CHARLOTTE, N.C. -- The Arizona Cardinals made history in Saturday's 27-16 wild-card loss to the Carolina Panthers.
Arizona's 78 total yards were the fewest in a postseason game in NFL history, breaking the previous mark set in 1958 by the Cleveland Browns, who had 86 against the New York Giants.
The Cardinals had 65 yards at halftime, lost 3 yards in the third quarter and finished with 16 in the fourth.
The record fell when Arizona began lateraling the ball around the field on the game's final play, losing 19 yards.
"Honestly, it's not good enough and it showed," Cardinals running back Stepfan Taylor said. "That's why we're going home and they're moving on. Can't win like that, especially in the playoffs. It's pretty simple."
Despite Arizona quarterback Ryan Lindley throwing for 82 yards, the Cardinals finished with 51 passing yards because of their last play, which included a series of laterals and backward throws. Their 51 passing yards were the fewest by a team that threw multiple interceptions in a playoff game since 1977, when the Broncos had 26 passing yards and four interceptions.
Panthers linebacker Luke Kuechly, who finished with a pick and 10 tackles, gave credit to punter Brad Nortman for putting the Cardinals in tough spots.
"Any time you can limit a team to less than 100 yards it is a good feeling," Kuechly said. "The thing that makes that so cool is that you look at it and think why did that happen? The first thing was Brad kicked the ball well. He put them inside the 20-yard line multiple times, and the offense controlled the ball. You look at that number and you think it is all defense, but Brad kicked the ball extremely well and the offense held the ball, and any time you can do that and control the field position it makes our job a ton easier."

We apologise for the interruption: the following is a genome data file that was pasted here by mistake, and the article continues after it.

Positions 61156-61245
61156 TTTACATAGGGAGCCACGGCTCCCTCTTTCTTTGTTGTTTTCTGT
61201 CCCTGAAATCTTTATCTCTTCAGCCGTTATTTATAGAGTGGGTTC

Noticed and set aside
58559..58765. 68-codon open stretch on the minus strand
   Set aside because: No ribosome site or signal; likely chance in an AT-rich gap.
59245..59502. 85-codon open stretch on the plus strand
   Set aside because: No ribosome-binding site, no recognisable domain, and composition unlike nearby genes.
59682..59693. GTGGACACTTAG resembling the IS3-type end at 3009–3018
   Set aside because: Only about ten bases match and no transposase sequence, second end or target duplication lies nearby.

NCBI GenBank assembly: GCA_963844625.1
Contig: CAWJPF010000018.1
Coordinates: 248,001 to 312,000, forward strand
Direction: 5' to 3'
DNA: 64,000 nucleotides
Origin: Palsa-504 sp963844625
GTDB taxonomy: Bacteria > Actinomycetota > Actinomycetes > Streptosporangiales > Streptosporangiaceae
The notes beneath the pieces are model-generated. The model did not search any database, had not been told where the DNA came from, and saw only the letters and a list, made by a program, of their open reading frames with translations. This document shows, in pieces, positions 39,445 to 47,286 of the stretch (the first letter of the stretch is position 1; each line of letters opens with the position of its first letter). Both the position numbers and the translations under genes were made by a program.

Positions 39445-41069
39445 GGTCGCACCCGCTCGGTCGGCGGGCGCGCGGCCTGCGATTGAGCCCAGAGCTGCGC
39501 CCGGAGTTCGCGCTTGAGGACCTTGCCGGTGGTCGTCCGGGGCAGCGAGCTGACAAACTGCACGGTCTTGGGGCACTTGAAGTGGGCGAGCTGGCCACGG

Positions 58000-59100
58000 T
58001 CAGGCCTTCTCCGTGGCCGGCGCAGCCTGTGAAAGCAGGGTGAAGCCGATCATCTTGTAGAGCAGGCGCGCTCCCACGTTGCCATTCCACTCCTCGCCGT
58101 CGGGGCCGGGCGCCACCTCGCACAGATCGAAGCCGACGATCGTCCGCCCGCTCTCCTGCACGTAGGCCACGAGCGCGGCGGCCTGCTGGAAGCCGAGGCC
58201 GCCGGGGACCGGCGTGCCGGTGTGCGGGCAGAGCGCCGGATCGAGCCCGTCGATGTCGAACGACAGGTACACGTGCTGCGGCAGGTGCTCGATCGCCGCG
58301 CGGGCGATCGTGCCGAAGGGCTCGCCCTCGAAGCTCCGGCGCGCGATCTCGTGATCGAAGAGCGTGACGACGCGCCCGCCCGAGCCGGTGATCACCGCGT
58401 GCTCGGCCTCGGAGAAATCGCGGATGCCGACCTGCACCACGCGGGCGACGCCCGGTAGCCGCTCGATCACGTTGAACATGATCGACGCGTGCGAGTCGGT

Lindley's 82 yards were the fifth fewest in a playoff game for a quarterback with at least 25 attempts and the fewest since Dante Culpepper's 78 in 2000, according to the Elias Sports Bureau.
Saturday night was Lindley's first career postseason start -- he was playing in place of injured quarterbacks Carson Palmer and Drew Stanton.
Panthers coach Ron Rivera made sure to acknowledge that when discussing the defensive success.
"I thought we did some good things defensively. We were able to contain them," he said. "We just did the things we needed to do. We caught them at a good time.''
Cardinals wide receiver Larry Fitzgerald credited Kuechly and fellow Panthers linebacker Thomas Davis for disrupting both Arizona's passing and running game.
"We weren't able to get the running game going the way we wanted to go," Fitzgerald said. "When you get one dimensional and you have to throw the football and you get behind, it's tough sledding in this league."
Information from ESPN.com Panthers reporter David Newton was used in this report.